Masisi follows the crowds, and if need be he looks set to live and die with his finger in the air, blowing wind, laboring on a dead horse, maintaining an image of leadership even though we all know he is a just a vacillating opportunist, but opposition does not seem to care much to deliver the knockout punch. Is there something we don’t know here? What is happening! Could it be there is some truth in the saying all politicians are hornets and mosquitoes, that citizens can never really understand why they have to endure them? Is politics really this useless? Is it necessary the burden of political affairs should be so irritating? Is it surprising that griping, moaning, and complaining on a daily basis Batswana continue to return BDP political amateurs to office?

Part of the problem with opposition I think is that people in this side of politics often thrive for a while, and then lose steam, or worse, suffer extinction, and just as often these happens to be the people who really care to push the opposition agenda. Mental fatigue is a serious strain in politics-not to mention personal material resources, and dealing with entrenched incumbency does not help the situation. In the end some opposition members begin to feel just comfortable with marginal political participation.

The few really seasoned opposition members also develop entitlement complexes that madden new entrants in the game, especially impatient, and frustrated youth. In the end the chain of moral authority and mutual beneficence collapses and far too much time is spent mending fences.

Pray, opposition must realize this also happens to ruling parties. Giving up is not an option, it is moral suicide, and most of you guys are good Christians. If in doubt adopt the defense strategy of the hedgehog who protects himself by rolling into a tight ball, quills jutting at enemy position, shielding the tucked face, feet, and belly; in short fight with spirit, and determination, never give up. The human spirit is an immeasurable political treasure. In BDP you are face to face with the tortoise.

The shell is still hard though much of this might by now amount to nothing but sham. The tortoise symbolizes longevity in some cultures, and some of these creatures, just like BDP, have been known to live long lives. Adwaita of Aldabra, for example, lived 225 years but eventually, like all nature, died.  Note too that some species of the tortoise, just like BDP politicians, have very small brains and others do not have hippocampus in the brain, an organ that relates to emotion, learning and memory. You can live long like BDP without learning, or feeling, anything, about the people you lead. Both Zuma and Mugabe tried to survive like these tortoises but see what happened in the end. Tjisingapele tjo hula.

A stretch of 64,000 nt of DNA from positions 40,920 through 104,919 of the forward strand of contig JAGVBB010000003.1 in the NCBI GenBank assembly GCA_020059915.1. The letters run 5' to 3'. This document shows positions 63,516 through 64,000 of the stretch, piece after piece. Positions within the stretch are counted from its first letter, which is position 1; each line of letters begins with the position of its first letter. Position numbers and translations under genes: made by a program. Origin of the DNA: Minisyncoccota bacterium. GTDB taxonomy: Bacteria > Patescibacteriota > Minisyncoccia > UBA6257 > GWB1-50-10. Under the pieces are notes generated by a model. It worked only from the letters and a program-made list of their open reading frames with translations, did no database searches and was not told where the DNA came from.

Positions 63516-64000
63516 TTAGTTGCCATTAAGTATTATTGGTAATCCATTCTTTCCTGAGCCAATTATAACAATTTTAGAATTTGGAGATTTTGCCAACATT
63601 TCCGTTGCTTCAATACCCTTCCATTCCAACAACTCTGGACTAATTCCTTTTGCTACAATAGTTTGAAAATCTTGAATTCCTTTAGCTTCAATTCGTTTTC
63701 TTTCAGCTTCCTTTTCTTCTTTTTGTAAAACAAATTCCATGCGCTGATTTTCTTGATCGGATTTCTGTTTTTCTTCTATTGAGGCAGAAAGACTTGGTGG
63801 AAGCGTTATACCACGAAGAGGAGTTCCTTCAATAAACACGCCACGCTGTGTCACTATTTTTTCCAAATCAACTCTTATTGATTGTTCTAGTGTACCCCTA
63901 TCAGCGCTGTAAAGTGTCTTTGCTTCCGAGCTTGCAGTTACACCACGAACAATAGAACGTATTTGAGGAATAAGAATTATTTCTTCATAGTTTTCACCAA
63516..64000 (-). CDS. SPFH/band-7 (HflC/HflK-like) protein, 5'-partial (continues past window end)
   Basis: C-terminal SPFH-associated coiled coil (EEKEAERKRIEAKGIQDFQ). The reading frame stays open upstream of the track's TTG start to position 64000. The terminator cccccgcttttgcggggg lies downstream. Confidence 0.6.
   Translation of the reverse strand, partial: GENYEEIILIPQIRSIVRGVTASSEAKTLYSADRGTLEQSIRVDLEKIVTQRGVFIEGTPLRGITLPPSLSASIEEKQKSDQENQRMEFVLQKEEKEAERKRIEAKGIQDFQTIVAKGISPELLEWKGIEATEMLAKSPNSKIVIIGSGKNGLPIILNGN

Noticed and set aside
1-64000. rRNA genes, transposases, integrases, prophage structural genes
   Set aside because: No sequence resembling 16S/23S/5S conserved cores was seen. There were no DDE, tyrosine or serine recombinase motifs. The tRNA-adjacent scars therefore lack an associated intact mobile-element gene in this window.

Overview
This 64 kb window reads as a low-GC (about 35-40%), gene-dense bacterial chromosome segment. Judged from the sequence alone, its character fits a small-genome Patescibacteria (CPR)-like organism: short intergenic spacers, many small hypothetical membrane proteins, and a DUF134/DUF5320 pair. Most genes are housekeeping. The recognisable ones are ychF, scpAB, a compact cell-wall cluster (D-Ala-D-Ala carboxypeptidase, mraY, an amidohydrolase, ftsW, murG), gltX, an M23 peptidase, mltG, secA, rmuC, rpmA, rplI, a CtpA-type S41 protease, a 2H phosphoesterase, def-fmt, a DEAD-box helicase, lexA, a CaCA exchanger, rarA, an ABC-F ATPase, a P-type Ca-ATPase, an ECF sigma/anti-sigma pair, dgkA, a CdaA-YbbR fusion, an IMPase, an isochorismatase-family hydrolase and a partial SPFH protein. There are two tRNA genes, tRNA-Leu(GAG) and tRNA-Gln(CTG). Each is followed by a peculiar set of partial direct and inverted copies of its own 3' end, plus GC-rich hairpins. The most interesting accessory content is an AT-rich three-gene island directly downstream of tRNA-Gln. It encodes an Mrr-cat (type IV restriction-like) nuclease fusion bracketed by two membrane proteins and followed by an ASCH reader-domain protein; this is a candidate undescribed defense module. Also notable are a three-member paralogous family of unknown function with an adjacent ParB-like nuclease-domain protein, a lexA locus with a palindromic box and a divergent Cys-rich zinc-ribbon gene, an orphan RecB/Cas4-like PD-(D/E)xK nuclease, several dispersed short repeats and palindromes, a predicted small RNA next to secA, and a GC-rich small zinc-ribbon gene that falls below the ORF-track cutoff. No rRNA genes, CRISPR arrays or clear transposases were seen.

More leaders in opposition must really start turning to the amour of statesmanship. Yes, I accept the nuanced subtle differences between the politician and the statesman but it must take advantage of the fact BDP completely abandoned good politics long ago.  If everybody in Botswana remains stuck in political mediocrity, who is going to stop political corruption? Who is going to prevent national ruin? Do you really want all this bribery, extortion, cronyism, influence trading, and peddling, and graft, and embezzlement to go on unchecked? Do you want to facilitate criminal enterprise in the country through voluntary abdication? Batswana have not abandoned you; not yet. The use of power by government leaders to extract and accumulate private enrichment is not permissible.

So the use of corrupt means to stay in power. The repression of opponents. General police brutality. The use of extracted resources for political preservation, and power extension purposes, and the politically motivated distribution of financial and material inducements, benefits and spoils; things like namola leuba and Ipelegeng…these are criminal things, and they must stop.

Batswana need education, jobs, and sustainable social safety nets; not handouts. If nobody stops the gravy train this country will be what nature decreed it to be before we turned it into a home: arid desert and dustbowls. Is this what you want?
I don’t think so. Tembezelani Batjibilibili, shangoyapalala.


Teedzani Thapelo* is author of the novel Seasons of Thunder, and the books, Battle against the Botswana Democratic Party: point of departure, Politics of Unfulfilled Expectations in Botswana: a dangerous mess, Argument against the Botswana Democratic Party: an intellectual inquiry, Ian Khama Presidency and Vanity Fair in Parliament: an African tragedy.

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Opinions

IEC Disrespects Batswana: A Critical Analysis

10th November 2023

The Independent Electoral Commission (IEC) has recently faced significant criticism for its handling of the voter registration exercise. In this prose I aim to shed light on the various instances where the IEC has demonstrated a lack of respect towards the citizens of Botswana, leading to a loss of credibility. By examining the postponements of the registration exercise and the IEC’s failure to communicate effectively, it becomes evident that the institution has disregarded its core mandate and the importance of its role in ensuring fair and transparent elections.

Incompetence or Disrespect?

One possible explanation for the IEC’s behavior is sheer incompetence. It is alarming to consider that the leadership of such a critical institution may lack the understanding of the importance of their mandate. The failure to communicate the reasons for the postponements in a timely manner raises questions about their ability to handle their responsibilities effectively. Furthermore, if the issue lies with government processes, it calls into question whether the IEC has the courage to stand up to the country’s leadership.